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Congress-ese: Budget Reconciliation...Or How to Avoid a Filibuster

Allie Bohm,
Policy Counsel,
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March 24, 2010

After a 1 ½ year hiatus, we’re back with more Congress-ese! We hope you’ve missed us.

Today’s fun definition is Budget Reconciliation. You might have heard that term thrown around as the way that the Senate plans to make targeted changes to the health care reform bill that the President signed into law yesterday. So we thought we’d take this opportunity to explain this trick of the congressional trade.

As you may know, it sometimes just takes a simple majority vote to pass a bill in the Senate, because senators come to agreement to end debate and proceed to vote on the bill in question. However, any senator has the right, should he or she so choose, to filibuster a bill and force a cloture vote requiring 60 senators’ support in order to move to the vote on final passage.

Now, it used to be that filibusters were used sparingly and almost exclusively for controversial measures. But, lately, as you’ve likely heard, the partisanship in Washington has gotten so extreme that 60-vote thresholds are required for almost every measure considered on the Senate floor. This is a problem, especially now that the Democrats are down to 59 votes and neither side is excelling at playing well with others.

Enter Budget Reconciliation. A budget reconciliation bill is not subject to filibuster, so it can pass, after 20 hours of debate, with only 51 votes. Sounds like a magic bullet, right?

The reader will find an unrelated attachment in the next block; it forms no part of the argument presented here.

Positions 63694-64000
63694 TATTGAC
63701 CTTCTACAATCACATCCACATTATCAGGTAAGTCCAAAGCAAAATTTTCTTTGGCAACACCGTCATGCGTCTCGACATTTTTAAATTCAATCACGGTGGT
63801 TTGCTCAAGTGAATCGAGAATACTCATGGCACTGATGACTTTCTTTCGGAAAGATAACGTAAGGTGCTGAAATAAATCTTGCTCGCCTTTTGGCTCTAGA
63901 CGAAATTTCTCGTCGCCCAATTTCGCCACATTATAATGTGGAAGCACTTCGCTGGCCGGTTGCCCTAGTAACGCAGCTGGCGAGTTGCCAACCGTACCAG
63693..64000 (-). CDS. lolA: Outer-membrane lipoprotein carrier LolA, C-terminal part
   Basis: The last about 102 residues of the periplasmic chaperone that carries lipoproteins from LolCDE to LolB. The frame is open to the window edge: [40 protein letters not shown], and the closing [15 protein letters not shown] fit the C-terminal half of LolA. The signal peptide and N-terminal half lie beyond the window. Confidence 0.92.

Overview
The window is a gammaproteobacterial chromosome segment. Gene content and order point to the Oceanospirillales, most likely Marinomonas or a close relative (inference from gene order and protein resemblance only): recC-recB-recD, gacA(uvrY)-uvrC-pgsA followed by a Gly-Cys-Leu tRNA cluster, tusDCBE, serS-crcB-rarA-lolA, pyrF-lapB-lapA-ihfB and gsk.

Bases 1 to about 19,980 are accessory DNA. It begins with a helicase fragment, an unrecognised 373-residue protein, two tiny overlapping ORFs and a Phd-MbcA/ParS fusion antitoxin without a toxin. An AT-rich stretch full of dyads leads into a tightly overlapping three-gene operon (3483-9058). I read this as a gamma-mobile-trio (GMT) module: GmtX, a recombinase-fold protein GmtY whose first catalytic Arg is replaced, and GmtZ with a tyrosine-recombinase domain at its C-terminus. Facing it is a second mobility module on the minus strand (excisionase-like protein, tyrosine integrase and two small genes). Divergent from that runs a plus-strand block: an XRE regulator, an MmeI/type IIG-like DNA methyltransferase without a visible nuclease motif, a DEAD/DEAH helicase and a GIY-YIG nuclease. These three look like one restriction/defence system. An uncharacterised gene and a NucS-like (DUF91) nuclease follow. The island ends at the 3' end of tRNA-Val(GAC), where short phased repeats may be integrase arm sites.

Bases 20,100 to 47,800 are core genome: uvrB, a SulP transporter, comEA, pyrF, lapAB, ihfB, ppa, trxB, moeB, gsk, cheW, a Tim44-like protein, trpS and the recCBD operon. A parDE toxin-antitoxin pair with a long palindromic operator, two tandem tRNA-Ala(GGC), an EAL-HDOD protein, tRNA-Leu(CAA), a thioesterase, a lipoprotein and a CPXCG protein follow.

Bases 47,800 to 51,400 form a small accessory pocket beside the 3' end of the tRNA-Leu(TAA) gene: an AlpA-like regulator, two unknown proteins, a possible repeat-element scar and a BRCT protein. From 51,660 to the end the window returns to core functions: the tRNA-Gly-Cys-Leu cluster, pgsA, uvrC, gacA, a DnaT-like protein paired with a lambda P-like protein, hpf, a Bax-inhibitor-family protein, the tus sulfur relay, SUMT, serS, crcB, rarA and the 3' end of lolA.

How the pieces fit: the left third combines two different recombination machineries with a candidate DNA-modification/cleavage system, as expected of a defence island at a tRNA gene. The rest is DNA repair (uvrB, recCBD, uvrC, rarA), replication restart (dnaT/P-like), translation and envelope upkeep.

Not so fast. There can only be one budget reconciliation bill per fiscal year (that’s Oct. 1 — Sept. 30 in federal government world), and instructions for budget reconciliation (a.k.a. what issues can be included in the bill) must be laid out in that year’s Budget Resolution, which is often set by the House and Senate many months before.

Moreover, provisions included in a budget reconciliation bill are subject to the Byrd Rule, named for its author, Senator Robert Byrd (D-W.V.). The Byrd Rule requires that all provisions in a budget reconciliation bill have a budgetary impact. (Who woulda thunk?) That’s why we can’t fix health care reform’s stigmatizing and burdensome “two check” requirement for individuals purchasing insurance plans that cover abortion through budget reconciliation. Grr . . . But, it also means that the other side can’t make that language worse.

And, the Byrd Rule does yield some particularly fun terms. For example, all provisions in a budget reconciliation bill are subject to a Byrd Bath, making sure that they do, in fact, have budgetary implications. Provisions challenged under the Byrd Rule must achieve a 60-vote threshold in order to remain in the bill. Those that are removed under the rule are called Byrd Droppings. (I hope you’re as happy as I am that Sen. Byrd has a name that leads to such punny terms!)

Oh, and there’s one more caveat — budget reconciliation bills allow for unlimited amendments, which can certainly gum up the process beyond the 20 hours allotted for debate.

So, how has budget reconciliation been used? While budget reconciliation is currently in the news as the vehicle to make changes to health care reform, both parties have successfully used budget reconciliation to pass everything from welfare reform to the Children’s Health Insurance Program to COBRA health coverage for the unemployed to President George W. Bush’s tax cuts. In short, it is just another tool in Congress’s belt.

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